The 2000-2001 Swaziland Household Income and Expenditure Survey is the third survey of its kind to be conducted by the Central Statistical Office (CSO). The first survey was done in 1985 and the second was carried out in 1995.
The principal objectives of the Swaziland HIES are to provide detailed data and statistics to assist policy making both for Swaziland overall as well as for specific regional classifications such as administrative, ecological, urban and rural. Moreover, the results of the survey are intended to be used to:
- Generate macro figures of household consumption and expenditure patterns which would be required to revise the weighting for the Consumption Price Index (CPI);
- Identify current patterns of consumption and to look at the effects of different demographic and social variables on consumption;
- To produce household consumption and expenditure patterns to facilitate market analysis;
- To obtain data on household consumption and expenditure to be used for poverty analysis and studying the dynamics of changes in welfare and standards of living over time, in particular between successive Swaziland HIESs;
- Determine the extent of ownership of household durable goods;
- To obtain data on extra-monetary consumption such as consumption of goods and services either form own production, or from payments and gifts in-kind;
The survey is meant to assist in national economic and social planning, and research, and the formulation of policies as well as assessing and monitoring their effectiveness over time.
Kind of Data
Sample survey data [ssd]
Unit of Analysis
The 2000-2001 Swaziland Household Income and Expenditure Survey covered the following topics:
- Household Identification Particulars
- Household Demographic Characteristics (including activities, work status, occupation and industry for persons 12 years and above)
- Housing and Household Possessions
- Sources of Household Income
- Household Enterprises
- Agricultural Income and Expenditure
- Employment Earnings and Deductions (during past 30 days)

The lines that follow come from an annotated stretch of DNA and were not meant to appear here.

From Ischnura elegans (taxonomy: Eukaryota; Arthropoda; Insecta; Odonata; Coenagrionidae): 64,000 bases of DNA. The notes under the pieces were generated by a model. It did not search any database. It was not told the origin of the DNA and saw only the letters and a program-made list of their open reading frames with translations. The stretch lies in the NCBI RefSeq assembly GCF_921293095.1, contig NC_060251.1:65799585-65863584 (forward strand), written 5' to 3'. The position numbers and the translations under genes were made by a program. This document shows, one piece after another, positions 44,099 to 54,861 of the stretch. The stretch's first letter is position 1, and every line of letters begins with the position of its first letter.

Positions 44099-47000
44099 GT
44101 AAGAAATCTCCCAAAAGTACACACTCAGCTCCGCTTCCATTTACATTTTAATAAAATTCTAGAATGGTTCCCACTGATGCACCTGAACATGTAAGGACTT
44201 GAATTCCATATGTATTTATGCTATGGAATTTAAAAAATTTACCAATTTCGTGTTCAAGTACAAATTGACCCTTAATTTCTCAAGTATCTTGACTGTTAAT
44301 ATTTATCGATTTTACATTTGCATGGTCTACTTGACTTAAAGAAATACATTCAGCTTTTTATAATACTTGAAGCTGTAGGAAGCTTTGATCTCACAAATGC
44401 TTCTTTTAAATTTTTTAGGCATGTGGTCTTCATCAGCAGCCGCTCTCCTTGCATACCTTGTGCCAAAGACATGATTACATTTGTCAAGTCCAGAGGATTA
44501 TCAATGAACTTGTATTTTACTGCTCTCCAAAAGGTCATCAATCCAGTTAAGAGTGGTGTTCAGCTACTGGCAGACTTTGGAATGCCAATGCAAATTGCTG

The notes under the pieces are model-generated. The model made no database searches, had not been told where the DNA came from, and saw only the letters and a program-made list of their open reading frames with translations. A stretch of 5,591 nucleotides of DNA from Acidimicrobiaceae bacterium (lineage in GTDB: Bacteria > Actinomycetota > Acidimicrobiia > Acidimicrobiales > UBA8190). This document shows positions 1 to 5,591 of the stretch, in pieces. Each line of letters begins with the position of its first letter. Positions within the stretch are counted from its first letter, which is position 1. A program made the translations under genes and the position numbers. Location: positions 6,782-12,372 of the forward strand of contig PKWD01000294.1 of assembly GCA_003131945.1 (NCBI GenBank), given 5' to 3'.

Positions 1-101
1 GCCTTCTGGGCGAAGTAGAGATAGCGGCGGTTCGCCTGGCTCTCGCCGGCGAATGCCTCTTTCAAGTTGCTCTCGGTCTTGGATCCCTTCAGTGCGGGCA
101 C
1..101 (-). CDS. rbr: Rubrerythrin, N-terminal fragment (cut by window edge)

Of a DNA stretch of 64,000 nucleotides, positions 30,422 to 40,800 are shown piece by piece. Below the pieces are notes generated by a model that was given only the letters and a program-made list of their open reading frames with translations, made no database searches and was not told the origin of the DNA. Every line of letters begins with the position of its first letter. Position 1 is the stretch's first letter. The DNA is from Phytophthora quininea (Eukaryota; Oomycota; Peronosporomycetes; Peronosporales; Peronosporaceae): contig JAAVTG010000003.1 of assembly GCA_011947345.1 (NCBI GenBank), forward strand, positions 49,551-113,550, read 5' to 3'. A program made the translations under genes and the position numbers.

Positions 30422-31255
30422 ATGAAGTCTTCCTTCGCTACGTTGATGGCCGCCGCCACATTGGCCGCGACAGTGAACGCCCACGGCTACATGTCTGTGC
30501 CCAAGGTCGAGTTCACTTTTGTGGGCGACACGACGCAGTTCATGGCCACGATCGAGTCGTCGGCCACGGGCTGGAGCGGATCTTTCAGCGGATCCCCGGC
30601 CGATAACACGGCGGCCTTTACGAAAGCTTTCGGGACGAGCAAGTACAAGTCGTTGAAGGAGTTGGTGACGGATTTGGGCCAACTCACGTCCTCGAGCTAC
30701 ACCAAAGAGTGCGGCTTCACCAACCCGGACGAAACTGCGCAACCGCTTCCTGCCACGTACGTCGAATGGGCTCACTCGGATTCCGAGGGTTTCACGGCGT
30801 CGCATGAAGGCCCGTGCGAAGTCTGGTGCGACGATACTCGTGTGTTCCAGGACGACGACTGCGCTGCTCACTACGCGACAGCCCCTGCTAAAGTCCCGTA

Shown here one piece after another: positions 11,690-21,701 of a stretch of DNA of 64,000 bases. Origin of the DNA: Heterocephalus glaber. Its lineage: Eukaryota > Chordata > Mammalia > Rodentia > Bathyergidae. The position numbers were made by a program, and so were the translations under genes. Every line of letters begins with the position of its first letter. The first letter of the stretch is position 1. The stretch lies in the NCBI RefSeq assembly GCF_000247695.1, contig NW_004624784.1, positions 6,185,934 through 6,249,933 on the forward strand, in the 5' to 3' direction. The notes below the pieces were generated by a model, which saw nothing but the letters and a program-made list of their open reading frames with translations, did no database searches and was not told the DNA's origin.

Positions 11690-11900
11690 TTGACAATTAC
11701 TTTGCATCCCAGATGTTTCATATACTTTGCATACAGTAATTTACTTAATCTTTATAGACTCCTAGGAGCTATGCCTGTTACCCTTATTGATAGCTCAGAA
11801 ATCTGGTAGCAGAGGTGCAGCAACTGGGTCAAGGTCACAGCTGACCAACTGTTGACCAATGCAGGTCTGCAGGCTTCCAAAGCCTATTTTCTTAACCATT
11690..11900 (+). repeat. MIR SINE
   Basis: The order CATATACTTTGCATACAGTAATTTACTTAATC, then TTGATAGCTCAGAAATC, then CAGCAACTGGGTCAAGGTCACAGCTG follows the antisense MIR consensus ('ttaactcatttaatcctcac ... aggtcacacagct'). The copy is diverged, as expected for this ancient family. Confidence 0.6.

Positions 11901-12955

- Major Expenditure
- Major Expenditure During Past 12 Months
- Medical Expenditure (non-refundable)
- Expenditure on Education (school fee and other educational expenditure in past year)
- Regular Payments
- Regular Monthly Payments
- Regular Annual Payments
- Transfer of Cash/ Goods from relatives of friends
- Benefits in Kind
- Use of Money outside Swaziland
- Daily Food Expenditure
- Household Cash Receipts
- Goods and Services Received
- Goods and Services Given
- Own Produce Consumed
Producers and sponsors
Central Statistical Office (CSO)
The World Bank
Department for International Development
Financed the technical assistance (processing and analysis of the survey data)
Oxford Policy Management
Process and analyse the data
The sample design for the 2000-2001 Swaziland HIES was a two-stage stratification cluster sample. Stratification was done on the basis of certain considerations which are mentioned below.
The 1997 population census identified 1758 enumeration areas (EAs), and these EAs served as primary sampling units (PSUs). Out of the 1758 EAs, a total of 422 were selected. Moreover, within these 422 EAs, 284 (around 67%) were chosen from rural areas while the remaining 138 were drawn from urban regions. Given that the 1997 census estimates overall rural/urban division as 77% and 23%, it is noted that urban areas were oversampled in order to improve their representativeness and to provide accurate estimates. Following the sampling procedure, appropriate weights were used to inflate the sample to Swaziland's overall population.
Ecologically, the country is divided into four well-defined zones: Highveld, Middleveld, Lowveld, and the Lubombo. Urban areas are of three types. First, there are gazetted towns, which are traditional urban or per-urban areas that developed around trading posts; secondly, company towns, which are densely populated areas of habitation, built as living quarters for laborers working at major plantations, sugar factories, etc.; and thirdly, non-gazetted towns, which are simply informal towns.
Prior to the selection process, the EAs were arranged into six economically homogeneous strata that cut across both rural and urban locations. This stratification process was based on the above mentioned ecological and administrative subdivisions of the country, as well as land distribution and tenure features.